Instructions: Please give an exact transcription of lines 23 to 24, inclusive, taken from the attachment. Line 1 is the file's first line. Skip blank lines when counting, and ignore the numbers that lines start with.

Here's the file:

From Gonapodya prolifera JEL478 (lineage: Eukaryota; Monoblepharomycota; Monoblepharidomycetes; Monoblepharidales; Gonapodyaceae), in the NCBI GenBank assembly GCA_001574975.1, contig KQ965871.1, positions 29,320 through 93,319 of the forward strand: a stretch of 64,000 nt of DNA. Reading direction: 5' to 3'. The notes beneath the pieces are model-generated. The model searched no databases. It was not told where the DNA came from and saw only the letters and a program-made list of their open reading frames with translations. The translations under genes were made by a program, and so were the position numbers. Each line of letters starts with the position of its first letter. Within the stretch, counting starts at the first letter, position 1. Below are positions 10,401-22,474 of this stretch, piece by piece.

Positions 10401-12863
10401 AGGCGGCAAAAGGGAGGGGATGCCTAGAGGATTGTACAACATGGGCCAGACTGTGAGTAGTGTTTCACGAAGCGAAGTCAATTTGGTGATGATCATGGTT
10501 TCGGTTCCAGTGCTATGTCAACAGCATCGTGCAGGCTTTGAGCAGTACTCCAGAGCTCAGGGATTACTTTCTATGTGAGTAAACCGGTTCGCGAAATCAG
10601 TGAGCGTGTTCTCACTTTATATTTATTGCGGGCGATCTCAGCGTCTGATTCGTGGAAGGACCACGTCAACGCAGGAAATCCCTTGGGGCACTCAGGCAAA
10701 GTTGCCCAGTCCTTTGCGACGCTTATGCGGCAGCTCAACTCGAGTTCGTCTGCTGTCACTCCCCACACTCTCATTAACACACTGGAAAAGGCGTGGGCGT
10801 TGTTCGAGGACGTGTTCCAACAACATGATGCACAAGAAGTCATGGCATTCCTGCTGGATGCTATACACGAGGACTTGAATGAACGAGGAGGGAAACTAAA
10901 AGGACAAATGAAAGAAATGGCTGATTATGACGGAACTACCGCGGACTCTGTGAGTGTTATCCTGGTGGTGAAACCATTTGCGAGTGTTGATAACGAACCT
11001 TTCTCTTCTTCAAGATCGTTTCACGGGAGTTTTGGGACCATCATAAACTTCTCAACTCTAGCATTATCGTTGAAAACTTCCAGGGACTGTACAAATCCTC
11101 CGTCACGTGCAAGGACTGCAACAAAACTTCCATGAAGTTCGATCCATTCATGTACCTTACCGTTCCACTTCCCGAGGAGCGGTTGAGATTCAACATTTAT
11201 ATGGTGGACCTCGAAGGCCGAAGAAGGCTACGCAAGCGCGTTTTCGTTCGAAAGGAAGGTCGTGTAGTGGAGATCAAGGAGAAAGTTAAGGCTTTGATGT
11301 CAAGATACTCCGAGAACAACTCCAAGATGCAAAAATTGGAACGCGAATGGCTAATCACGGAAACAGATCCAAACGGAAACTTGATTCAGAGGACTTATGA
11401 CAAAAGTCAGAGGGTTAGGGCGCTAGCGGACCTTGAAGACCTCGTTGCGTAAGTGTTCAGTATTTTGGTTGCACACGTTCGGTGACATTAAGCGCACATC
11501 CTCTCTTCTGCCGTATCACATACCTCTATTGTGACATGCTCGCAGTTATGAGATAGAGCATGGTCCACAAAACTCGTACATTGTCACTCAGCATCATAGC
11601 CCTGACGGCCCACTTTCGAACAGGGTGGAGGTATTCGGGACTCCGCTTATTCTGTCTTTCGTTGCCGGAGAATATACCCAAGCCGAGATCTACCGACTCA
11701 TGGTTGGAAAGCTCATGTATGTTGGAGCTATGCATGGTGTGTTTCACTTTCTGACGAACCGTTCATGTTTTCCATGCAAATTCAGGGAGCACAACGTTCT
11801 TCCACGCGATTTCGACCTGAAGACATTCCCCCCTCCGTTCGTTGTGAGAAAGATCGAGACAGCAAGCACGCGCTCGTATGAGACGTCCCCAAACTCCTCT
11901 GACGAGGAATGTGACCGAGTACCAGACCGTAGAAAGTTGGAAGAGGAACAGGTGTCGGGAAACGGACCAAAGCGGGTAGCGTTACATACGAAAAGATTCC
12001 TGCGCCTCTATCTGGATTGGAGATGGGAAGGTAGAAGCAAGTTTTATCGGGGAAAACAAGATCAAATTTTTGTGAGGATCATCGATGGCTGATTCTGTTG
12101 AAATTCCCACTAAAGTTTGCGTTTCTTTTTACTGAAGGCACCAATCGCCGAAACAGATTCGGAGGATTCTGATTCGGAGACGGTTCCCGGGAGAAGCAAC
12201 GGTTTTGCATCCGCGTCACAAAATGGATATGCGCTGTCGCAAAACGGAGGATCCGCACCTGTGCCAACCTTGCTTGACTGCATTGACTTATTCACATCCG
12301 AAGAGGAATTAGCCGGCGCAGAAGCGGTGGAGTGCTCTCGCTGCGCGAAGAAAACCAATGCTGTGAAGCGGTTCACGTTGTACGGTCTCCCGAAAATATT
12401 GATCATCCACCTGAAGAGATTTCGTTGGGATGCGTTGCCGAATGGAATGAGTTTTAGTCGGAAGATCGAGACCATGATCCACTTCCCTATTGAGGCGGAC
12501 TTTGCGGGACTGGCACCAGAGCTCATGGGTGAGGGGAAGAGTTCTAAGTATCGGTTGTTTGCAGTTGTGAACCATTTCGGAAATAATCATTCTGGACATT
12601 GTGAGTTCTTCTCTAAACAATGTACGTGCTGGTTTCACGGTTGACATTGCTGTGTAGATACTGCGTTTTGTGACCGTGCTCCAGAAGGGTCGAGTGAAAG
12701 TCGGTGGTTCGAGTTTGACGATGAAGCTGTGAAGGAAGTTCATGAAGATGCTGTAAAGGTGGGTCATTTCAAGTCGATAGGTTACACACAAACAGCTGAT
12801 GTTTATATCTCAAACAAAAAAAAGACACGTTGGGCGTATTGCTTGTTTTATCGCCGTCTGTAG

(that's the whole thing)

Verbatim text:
12401 GATCATCCACCTGAAGAGATTTCGTTGGGATGCGTTGCCGAATGGAATGAGTTTTAGTCGGAAGATCGAGACCATGATCCACTTCCCTATTGAGGCGGAC
12501 TTTGCGGGACTGGCACCAGAGCTCATGGGTGAGGGGAAGAGTTCTAAGTATCGGTTGTTTGCAGTTGTGAACCATTTCGGAAATAATCATTCTGGACATT